Umbrellas and candles…

Yesterday was my last French class and we had to do a ten minute presentation about where we live. Yeah. Public speaking… in French.

What I imagined I was saying: “Dublin has been a around since the time of the Vikings. A beautiful and vibrant city, it is filled with history and culture and boasts, arguably, the friendliest people in all of Europe. It is a city of great literature, wonderful art and lovely nature. Yes, it rains a lot, but that means we get rainbows.”

What I probably actually said: “Dublin be old of the vikings. A city beauty and live with much the history and people of the very smiles. It is a place of more books and good the paintings but also to pretty the plants. Rain more, yes. But we be have much bows of rain.”

“It nice, the Dublin.”  😉

I really do struggle to learn this baffling but beautiful language. (Well, beautiful when someone other than me is speaking it.) But it’s hard, and the French, perhaps justifiably, are not charitable when it comes to their language. That can be frustrating when someone like me, who does not have an ear for languages, is nonetheless really trying.

Perhaps my biggest frustration is the accent. Not only am I trying to learn a new language, but I am expected to master the French accent as well. Now, I have a bit of a problem with this. I know a lot of French people who speak excellent English – with a French accent. I don’t understand why I have to get the accent right when they don’t.

True story – a couple years ago I was leaving the office for the weekend and in saying good-bye to a French colleague I said “Bon week-end.” And, I kid you not, he corrected my pronunciation of “week-end”. Seriously?!  I don’t think I could have rolled my eyes farther up into my head.

When I get responses like that, I’ve learned to “fight back” a teeny bit. I say “J’essaye”, which means “I am trying.”. Which I am. Really hard. And I have made progress. My daily class this month and back in November really helped my comprehension and conversation, though I still have a really difficult time understanding what people are saying when they speak to me – everyone talks so fast!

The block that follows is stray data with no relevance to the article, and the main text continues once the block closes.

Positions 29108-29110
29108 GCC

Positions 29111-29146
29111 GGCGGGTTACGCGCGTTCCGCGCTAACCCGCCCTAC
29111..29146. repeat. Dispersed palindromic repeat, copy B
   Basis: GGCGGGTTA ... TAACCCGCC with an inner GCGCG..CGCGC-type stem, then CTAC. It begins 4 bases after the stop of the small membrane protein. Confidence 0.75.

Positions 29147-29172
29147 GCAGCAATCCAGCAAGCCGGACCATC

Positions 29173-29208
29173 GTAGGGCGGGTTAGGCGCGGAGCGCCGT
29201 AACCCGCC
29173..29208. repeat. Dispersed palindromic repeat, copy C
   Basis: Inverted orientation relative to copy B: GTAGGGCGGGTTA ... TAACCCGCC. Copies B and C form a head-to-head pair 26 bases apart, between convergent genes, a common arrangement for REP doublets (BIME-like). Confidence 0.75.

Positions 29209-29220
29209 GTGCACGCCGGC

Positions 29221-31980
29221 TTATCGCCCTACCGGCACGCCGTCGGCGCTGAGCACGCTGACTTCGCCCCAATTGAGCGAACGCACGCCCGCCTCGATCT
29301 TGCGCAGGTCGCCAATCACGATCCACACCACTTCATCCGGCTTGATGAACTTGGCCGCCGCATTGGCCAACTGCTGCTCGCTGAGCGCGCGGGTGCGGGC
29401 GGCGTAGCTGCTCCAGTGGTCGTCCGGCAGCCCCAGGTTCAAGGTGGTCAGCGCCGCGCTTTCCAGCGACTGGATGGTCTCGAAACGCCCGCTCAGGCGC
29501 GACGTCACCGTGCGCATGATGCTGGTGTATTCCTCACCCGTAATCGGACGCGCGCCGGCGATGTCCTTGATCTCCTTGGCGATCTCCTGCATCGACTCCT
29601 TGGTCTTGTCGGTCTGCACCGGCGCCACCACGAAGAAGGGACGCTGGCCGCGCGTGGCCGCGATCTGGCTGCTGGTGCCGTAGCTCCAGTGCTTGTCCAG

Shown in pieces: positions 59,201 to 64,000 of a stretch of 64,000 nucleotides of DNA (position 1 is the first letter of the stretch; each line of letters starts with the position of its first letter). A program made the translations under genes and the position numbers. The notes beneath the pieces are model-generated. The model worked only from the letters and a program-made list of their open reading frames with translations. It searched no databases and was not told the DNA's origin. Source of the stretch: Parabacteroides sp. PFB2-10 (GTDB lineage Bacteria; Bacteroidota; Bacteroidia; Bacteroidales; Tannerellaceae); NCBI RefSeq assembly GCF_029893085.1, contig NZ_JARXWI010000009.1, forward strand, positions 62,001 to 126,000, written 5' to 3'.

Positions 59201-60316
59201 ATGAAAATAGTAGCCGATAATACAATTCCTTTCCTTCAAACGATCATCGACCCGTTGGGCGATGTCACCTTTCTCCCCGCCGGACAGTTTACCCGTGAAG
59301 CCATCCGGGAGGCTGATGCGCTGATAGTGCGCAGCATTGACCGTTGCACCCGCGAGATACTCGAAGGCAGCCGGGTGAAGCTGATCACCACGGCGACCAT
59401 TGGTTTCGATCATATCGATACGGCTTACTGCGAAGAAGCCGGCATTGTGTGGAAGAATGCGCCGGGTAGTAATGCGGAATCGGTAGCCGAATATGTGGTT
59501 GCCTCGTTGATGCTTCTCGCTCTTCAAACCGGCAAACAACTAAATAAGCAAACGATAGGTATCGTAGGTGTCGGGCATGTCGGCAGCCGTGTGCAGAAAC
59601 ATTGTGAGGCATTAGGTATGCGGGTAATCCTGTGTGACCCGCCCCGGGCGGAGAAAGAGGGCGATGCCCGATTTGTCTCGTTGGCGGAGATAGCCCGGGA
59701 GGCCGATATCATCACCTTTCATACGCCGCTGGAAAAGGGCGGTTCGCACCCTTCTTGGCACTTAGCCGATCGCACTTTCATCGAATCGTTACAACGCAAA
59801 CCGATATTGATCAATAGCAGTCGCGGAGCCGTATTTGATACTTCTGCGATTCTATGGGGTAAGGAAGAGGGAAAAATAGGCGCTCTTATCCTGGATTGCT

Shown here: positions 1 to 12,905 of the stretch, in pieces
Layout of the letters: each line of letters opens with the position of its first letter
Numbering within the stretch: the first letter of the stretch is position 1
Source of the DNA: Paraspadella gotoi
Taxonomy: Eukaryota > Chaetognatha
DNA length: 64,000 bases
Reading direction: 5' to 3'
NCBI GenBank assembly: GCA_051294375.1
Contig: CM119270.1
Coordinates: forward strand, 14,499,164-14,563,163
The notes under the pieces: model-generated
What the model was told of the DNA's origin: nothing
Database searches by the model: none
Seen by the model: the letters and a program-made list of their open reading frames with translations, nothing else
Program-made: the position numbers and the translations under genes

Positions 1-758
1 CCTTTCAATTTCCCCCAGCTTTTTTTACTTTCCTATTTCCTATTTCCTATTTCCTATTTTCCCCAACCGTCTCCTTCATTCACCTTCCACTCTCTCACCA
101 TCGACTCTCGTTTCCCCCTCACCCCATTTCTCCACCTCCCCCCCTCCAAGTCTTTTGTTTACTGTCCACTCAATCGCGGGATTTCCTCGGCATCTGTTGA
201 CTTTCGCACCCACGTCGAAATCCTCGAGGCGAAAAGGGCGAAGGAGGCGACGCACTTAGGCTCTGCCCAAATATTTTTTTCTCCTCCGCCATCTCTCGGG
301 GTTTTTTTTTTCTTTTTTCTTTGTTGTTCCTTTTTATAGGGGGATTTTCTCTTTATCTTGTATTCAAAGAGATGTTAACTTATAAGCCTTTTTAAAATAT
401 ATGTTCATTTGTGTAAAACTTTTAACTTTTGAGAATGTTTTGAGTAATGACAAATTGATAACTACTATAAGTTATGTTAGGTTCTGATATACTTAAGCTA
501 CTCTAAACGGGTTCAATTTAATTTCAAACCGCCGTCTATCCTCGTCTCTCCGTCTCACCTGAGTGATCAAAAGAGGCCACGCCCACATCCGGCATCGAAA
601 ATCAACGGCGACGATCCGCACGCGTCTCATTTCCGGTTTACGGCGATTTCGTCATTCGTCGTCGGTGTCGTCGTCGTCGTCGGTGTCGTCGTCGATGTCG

Some key phrases that help me in these situations:

  • Je ne comprends pas – I do not understand.
  • Désolé, mon français est très mauvais – I’m sorry, my french is very bad. 
  • Lentement, s’il vous plaît – Slowly, please.

I’ve also learned some french phrases that I kind of love:

  • ça m’est égal – this means “I don’t care” but it’s the formal more respectful way of saying it.
  • je m’en fiche – this also means “I don’t care” but it’s familiar, reserved for special people who are driving you nuts, like friends and family.
  • je m’en fous – and when you really need to kick it up a notch, this means “I don’t give a shit”. Everything really does sound better in French.
  • mon petit chou – literally “my little cabbage” but this is a term of endearment in French. I would love to be someone’s little cabbage.
  • tomber dans les pommes – literally “falling in the apples”, this is the french term for fainting.
  • chanter comme une casserole – I think this one is my favorite. It literally means “to sing like a saucepan” and it’s the phrase used to describe a god-awful singer.

Oh, and my two favorite words in the entire french language are parapluie (umbrella) and bougie (candle). I love how they sound and I often say them just because I find it fun.

I will continue to strive toward fluency in French and I will, to be sure, continue to struggle. But I love this language too much to not try. Or should I say “essaye“?

 

 

 

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3 thoughts on “Umbrellas and candles…

  1. LOL!
    It nice, the Dublin! I am such a visual learner, when someone speaks to me in French, I have to repeat it in my head, visualize their sentence, then attempt a reply. There is a comical beat where I’m looking up and away trying to formulate a reply before it comes out of my mouth. And then it’s a crapshoot if it makes any sense!

    • Totally! I have to sometimes stop myself from answering in English and make myself take the time I need to formulate something in French. And then they usually answer me in English.

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